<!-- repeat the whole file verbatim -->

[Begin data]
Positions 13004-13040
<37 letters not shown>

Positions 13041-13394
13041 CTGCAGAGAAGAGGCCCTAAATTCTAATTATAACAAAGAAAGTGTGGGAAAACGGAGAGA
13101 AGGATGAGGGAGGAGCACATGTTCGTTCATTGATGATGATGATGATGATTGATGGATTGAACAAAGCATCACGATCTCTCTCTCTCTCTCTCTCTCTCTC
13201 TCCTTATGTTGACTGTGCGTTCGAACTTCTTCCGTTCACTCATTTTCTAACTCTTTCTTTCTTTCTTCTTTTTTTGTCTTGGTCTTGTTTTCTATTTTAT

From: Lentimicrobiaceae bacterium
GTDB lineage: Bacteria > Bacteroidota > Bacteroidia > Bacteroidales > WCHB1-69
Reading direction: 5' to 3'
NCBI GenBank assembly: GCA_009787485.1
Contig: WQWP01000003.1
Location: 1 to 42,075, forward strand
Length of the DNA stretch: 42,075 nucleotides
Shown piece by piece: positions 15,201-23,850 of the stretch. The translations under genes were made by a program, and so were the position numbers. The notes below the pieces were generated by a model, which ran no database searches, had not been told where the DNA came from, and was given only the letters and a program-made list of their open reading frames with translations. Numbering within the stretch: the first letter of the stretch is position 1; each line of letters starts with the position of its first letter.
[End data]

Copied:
Positions 13004-13040
<37 letters not shown>

Positions 13041-13394
13041 CTGCAGAGAAGAGGCCCTAAATTCTAATTATAACAAAGAAAGTGTGGGAAAACGGAGAGA
13101 AGGATGAGGGAGGAGCACATGTTCGTTCATTGATGATGATGATGATGATTGATGGATTGAACAAAGCATCACGATCTCTCTCTCTCTCTCTCTCTCTCTC
13201 TCCTTATGTTGACTGTGCGTTCGAACTTCTTCCGTTCACTCATTTTCTAACTCTTTCTTTCTTTCTTCTTTTTTTGTCTTGGTCTTGTTTTCTATTTTAT

From: Lentimicrobiaceae bacterium
GTDB lineage: Bacteria > Bacteroidota > Bacteroidia > Bacteroidales > WCHB1-69
Reading direction: 5' to 3'
NCBI GenBank assembly: GCA_009787485.1
Contig: WQWP01000003.1
Location: 1 to 42,075, forward strand
Length of the DNA stretch: 42,075 nucleotides
Shown piece by piece: positions 15,201-23,850 of the stretch. The translations under genes were made by a program, and so were the position numbers. The notes below the pieces were generated by a model, which ran no database searches, had not been told where the DNA came from, and was given only the letters and a program-made list of their open reading frames with translations. Numbering within the stretch: the first letter of the stretch is position 1; each line of letters starts with the position of its first letter.